When I came back to making free-standing journal pages a couple of years after the ones I blogged about yesterday, I found myself initially creating collages that had a rather obvious reference to me and to gardens and flowers.
The first two collages (below) began the same way: with pages clipped from a calendar that the Metropolitan Museum of Art used to sell. Reproductions of the museum's art came printed on square pages in a plexi frame. Below each was a white strip with info about the art. Halfway through the year you flipped the stack over to the next six months printed on the back sides. I saved untold numbers of these papers, including two images by 19th C. phototographers.
This brown collage (above) uses the Met calendar image: "Flower Study, Rose of Sharon," a circa 1854 albumen silver print from a glass negative by Adolphe Braun (French, 1811-77). The layout is driven by the fact that the image had that calendar info that had to be dealt with. The photo is from the days of photo booths in long-gone "5 and dime stores."
The black and white image (above) in this mini portrait series is "Heliophila," an 1839 photogenic drawing by William Henry Fox Talbot (English, 1800-77). As a gardener Heliophila was completely unknown to me, but it is a genus of flowering plants in the Brassicaceae family.
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The rest of the work I did is much more straight collage art with no reference to the garden journals that were my starting point once upon a time. They were also free of any kind of message — or perhaps I should say "text," since each collage I made as I went along was more and more about letter forms, random images and a bit of mark making.
I only set myself one parameter: All the works had to be the same size to fit frames we already owned: 6 inches high x 5 inches wide.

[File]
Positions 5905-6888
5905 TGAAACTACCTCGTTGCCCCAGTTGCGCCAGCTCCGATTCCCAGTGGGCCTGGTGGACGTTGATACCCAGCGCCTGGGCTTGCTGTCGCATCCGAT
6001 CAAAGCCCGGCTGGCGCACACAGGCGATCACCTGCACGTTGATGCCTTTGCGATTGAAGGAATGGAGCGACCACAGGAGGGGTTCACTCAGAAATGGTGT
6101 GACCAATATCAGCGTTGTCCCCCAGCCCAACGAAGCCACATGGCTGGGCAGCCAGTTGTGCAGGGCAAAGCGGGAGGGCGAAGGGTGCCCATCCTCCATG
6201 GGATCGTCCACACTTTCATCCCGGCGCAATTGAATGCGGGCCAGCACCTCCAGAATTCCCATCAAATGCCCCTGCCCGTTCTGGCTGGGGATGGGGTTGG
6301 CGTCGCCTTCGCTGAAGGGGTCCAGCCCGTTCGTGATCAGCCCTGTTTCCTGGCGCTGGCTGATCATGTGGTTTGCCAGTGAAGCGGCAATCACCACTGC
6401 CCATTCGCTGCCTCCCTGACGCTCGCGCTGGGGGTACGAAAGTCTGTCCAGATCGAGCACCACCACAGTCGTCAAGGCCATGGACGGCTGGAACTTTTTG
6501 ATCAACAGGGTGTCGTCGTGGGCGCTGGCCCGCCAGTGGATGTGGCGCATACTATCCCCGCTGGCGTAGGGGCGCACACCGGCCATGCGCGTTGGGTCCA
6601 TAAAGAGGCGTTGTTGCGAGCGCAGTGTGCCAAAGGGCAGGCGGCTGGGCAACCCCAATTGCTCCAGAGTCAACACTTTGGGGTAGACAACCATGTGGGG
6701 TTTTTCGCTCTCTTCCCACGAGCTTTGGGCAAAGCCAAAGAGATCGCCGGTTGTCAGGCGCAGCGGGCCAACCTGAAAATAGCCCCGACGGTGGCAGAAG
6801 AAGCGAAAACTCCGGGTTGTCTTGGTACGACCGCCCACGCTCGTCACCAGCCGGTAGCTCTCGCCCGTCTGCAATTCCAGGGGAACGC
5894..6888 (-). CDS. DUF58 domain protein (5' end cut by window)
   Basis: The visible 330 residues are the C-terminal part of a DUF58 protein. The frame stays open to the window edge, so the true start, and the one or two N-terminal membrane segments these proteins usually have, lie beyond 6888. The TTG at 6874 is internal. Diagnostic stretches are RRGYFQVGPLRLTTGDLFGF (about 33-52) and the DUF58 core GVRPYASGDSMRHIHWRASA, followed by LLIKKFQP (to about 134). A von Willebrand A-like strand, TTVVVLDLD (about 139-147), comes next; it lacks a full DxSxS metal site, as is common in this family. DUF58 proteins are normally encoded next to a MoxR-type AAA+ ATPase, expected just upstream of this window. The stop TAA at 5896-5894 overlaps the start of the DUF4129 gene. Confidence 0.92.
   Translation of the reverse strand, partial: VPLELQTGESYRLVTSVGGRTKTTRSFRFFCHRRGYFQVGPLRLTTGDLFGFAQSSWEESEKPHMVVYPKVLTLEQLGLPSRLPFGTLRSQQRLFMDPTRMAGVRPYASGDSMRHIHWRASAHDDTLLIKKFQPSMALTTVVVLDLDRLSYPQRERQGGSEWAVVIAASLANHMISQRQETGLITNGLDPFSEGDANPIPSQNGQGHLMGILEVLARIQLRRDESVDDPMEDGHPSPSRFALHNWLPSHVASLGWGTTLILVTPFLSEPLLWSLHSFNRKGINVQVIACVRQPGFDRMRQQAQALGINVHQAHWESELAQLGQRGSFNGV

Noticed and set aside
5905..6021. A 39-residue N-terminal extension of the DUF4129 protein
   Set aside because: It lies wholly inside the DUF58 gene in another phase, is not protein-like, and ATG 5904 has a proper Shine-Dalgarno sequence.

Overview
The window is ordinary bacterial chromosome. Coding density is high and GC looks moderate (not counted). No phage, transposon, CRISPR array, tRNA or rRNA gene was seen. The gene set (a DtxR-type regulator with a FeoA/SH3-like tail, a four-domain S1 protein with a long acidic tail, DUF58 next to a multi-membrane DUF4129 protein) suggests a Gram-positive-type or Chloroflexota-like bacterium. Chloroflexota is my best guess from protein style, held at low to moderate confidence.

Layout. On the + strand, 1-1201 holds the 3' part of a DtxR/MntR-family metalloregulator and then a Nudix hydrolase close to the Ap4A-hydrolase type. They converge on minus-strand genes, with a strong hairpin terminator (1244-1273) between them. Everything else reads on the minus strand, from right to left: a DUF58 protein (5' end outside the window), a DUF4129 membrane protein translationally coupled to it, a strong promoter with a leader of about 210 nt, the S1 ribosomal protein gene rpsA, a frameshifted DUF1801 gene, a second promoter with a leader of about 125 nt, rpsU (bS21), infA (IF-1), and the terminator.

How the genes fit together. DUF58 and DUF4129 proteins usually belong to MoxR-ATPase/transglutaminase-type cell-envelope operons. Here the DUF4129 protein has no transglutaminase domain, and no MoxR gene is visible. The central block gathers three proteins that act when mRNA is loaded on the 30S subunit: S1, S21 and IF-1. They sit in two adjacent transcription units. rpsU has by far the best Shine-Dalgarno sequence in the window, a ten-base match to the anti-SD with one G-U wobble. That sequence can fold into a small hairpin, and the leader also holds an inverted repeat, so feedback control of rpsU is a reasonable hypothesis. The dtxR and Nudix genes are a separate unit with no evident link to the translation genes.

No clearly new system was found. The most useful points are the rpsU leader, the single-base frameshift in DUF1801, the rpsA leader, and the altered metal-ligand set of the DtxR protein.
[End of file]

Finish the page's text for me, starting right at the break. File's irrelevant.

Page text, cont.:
Making these kept me engrossed for days as I spent hours moving bits of paper a fraction of an inch forward and back until I was satisfied. Perfect for a perfectionist like me.
I started adding more pattern and my own marks — both drawing and painting — as I went along.
The one above was so dense with lines and arrows and bits and bobs that I went in the opposite direction on the next collage. In fact it is really more mixed media work as there are only two things I pasted onto the surface of a piece from a shipping box that already had layers of tape and marks.
Though these artworks began as a continuation of my free-standing "journal pages," it's clear they wound up somewhere else. In the summer the garden is my art. In the winter, I always think I will draw or do fiber art, but I usually write and blog instead.
I began my career as an illustrator and graphic designer and moved into journalism along the way. Over almost 30 years of working at newspapers, writing became my dominant form of communication. Though I find making art of any kind very satisfying, I always put off doing it — but I never put off writing. I think the message is pretty clear.